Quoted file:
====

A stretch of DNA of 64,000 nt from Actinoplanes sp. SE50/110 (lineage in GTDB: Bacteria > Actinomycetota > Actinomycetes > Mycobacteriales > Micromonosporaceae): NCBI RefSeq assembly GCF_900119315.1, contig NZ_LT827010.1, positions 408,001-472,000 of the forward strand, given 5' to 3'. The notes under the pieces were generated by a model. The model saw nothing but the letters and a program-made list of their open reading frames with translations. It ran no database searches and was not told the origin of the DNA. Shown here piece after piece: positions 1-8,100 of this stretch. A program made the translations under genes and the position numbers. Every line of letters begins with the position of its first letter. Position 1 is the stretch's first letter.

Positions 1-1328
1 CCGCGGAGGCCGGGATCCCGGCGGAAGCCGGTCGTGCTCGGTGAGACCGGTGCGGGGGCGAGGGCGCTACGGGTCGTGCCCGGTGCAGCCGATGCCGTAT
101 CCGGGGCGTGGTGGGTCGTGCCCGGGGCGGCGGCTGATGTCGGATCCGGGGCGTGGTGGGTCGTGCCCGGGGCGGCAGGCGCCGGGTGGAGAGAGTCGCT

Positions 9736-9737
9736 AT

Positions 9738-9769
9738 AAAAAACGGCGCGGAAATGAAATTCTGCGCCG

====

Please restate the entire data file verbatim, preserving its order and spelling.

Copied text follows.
A stretch of DNA of 64,000 nt from Actinoplanes sp. SE50/110 (lineage in GTDB: Bacteria > Actinomycetota > Actinomycetes > Mycobacteriales > Micromonosporaceae): NCBI RefSeq assembly GCF_900119315.1, contig NZ_LT827010.1, positions 408,001-472,000 of the forward strand, given 5' to 3'. The notes under the pieces were generated by a model. The model saw nothing but the letters and a program-made list of their open reading frames with translations. It ran no database searches and was not told the origin of the DNA. Shown here piece after piece: positions 1-8,100 of this stretch. A program made the translations under genes and the position numbers. Every line of letters begins with the position of its first letter. Position 1 is the stretch's first letter.

Positions 1-1328
1 CCGCGGAGGCCGGGATCCCGGCGGAAGCCGGTCGTGCTCGGTGAGACCGGTGCGGGGGCGAGGGCGCTACGGGTCGTGCCCGGTGCAGCCGATGCCGTAT
101 CCGGGGCGTGGTGGGTCGTGCCCGGGGCGGCGGCTGATGTCGGATCCGGGGCGTGGTGGGTCGTGCCCGGGGCGGCAGGCGCCGGGTGGAGAGAGTCGCT

Positions 9736-9737
9736 AT

Positions 9738-9769
9738 AAAAAACGGCGCGGAAATGAAATTCTGCGCCG